ORLANDO, Fla. – Camels and costumed children marched down Orange Blossom Trail on Tuesday to protest a lawsuit brought against the Florida Tax Credit Scholarship program.
The Hispanic Council for Reform and Educational Options (HCREO) organized the event on the eve of Three Kings Day, a Christian holiday that celebrates the three wise men who visited the infant Jesus after his birth.
"Our community celebrates Three Kings Day as much as Christmas itself, with its focus on children and the gifts that the Magi bring," said Julio Fuentes, president and CEO of HCREO. "Today, our coalition of faith leaders demand that the FEA (Florida Education Association ) withdraw its assault on poor and minority children and allow them to keep the gift of education, which they deserve."
In August, the FEA brought a legal challenge against the program, which allows corporations to get a tax credit for donations to organizations that offer scholarships for low-income students to attend private schools.
In court documents, the FEA argued that the program is unconstitutional and hurts the education system by diverting resources from public schools that serve low-income populations.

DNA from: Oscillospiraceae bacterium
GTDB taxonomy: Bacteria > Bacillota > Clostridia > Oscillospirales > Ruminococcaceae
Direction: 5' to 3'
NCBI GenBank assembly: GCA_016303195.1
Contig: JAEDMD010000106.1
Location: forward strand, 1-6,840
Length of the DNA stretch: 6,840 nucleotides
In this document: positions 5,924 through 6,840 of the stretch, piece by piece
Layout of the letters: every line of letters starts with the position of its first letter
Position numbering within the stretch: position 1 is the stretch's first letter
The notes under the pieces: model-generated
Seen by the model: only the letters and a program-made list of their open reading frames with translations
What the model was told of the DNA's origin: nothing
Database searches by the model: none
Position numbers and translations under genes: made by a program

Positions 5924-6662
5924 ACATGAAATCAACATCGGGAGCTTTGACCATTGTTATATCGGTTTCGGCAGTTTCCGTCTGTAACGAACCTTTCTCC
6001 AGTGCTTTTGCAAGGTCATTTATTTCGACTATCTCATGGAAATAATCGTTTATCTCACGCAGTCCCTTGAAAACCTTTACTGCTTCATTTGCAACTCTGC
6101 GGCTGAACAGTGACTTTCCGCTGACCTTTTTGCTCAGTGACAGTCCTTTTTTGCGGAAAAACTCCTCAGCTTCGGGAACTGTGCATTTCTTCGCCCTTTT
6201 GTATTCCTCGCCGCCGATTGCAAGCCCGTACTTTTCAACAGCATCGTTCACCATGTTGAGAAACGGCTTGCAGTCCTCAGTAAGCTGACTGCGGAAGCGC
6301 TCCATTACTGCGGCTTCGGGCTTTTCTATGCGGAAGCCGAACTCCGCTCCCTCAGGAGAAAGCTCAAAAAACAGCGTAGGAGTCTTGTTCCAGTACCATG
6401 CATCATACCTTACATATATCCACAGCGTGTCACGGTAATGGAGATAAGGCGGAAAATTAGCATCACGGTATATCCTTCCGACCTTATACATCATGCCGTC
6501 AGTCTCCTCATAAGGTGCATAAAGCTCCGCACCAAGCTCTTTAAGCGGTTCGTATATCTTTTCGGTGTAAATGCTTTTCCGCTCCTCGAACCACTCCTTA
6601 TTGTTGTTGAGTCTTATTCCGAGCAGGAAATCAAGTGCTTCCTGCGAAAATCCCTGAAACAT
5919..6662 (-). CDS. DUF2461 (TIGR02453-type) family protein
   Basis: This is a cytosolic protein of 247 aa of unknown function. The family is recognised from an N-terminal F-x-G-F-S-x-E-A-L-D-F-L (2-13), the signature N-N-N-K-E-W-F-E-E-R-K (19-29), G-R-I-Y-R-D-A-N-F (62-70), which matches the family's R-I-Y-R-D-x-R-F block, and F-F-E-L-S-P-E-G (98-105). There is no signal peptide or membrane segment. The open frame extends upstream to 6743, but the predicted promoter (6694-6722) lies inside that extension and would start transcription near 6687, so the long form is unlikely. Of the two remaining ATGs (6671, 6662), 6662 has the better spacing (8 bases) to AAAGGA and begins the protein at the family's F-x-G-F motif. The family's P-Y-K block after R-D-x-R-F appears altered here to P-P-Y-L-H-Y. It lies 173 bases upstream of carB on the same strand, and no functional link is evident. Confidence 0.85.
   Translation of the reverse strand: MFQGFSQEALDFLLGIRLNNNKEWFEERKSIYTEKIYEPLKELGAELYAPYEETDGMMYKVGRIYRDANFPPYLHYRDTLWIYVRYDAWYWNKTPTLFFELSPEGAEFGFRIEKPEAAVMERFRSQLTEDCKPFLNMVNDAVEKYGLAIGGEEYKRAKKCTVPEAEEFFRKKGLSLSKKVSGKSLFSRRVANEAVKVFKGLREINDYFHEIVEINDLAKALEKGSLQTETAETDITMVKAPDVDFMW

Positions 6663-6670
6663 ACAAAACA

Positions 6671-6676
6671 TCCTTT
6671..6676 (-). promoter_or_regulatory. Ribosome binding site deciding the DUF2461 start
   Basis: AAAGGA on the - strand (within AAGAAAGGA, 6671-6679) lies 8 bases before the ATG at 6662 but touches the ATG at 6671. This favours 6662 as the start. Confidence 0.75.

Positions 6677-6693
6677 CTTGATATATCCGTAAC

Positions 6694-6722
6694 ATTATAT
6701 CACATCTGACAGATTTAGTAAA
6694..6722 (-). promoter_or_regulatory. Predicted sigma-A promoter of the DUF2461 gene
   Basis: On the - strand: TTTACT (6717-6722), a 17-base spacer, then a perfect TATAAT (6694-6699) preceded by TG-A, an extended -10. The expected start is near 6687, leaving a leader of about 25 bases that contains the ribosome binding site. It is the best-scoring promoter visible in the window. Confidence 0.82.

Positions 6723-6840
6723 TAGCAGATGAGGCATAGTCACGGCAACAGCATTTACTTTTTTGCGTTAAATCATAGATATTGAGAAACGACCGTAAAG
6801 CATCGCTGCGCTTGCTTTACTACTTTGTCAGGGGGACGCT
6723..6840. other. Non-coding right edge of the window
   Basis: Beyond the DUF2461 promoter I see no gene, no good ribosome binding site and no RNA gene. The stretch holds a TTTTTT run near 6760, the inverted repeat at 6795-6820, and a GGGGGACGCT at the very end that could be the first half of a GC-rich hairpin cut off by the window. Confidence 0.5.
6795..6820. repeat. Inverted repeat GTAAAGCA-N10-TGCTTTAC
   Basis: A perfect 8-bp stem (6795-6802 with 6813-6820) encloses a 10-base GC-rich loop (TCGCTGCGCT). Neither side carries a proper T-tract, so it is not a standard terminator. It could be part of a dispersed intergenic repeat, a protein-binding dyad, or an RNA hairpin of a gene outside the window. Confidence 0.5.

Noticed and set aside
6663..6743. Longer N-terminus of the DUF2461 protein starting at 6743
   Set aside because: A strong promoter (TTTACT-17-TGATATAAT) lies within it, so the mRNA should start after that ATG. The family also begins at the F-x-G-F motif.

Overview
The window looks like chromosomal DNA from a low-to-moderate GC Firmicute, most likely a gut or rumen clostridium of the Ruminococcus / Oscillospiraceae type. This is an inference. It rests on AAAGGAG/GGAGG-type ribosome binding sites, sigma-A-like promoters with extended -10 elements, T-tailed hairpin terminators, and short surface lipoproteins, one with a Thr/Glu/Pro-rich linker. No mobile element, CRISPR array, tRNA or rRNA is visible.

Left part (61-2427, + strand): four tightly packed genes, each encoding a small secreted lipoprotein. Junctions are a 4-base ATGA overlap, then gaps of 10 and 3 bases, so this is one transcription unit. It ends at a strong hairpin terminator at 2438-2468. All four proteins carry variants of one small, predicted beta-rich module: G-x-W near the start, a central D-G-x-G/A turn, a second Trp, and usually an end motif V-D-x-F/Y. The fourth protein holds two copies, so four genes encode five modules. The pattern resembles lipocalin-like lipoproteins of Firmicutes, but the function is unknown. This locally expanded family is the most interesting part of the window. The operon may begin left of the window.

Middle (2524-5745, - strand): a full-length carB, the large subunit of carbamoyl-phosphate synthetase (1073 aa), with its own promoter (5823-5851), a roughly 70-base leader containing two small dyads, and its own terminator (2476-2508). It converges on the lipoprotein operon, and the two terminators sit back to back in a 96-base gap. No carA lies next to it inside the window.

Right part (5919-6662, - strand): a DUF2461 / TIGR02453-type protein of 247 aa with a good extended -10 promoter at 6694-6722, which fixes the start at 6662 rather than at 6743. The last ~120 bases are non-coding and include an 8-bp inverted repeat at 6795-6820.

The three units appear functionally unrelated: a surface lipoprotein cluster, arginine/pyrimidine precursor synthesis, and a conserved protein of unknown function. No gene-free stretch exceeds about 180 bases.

"Voucher schools are largely unregulated, don't have to follow the state's academic standards, don't have to hire qualified teachers and don't have to prove to the state that they are using public money wisely," said FEA President Joanne McCall. "Because they don't follow the same rules, there's no way to say they're doing a better job. Florida's taxpayers and students would be better served by investing these scarce resources to improve our lowest performing schools and helping all of the students who attend them."
According to HCREO, 80,000 low-income children benefit from Florida's Tax Credit Scholarship program. Nearly 40 percent of the students are Hispanic.
HCREO will hold a rally January 19 at the state Capitol in Tallahassee in another call of support for the program.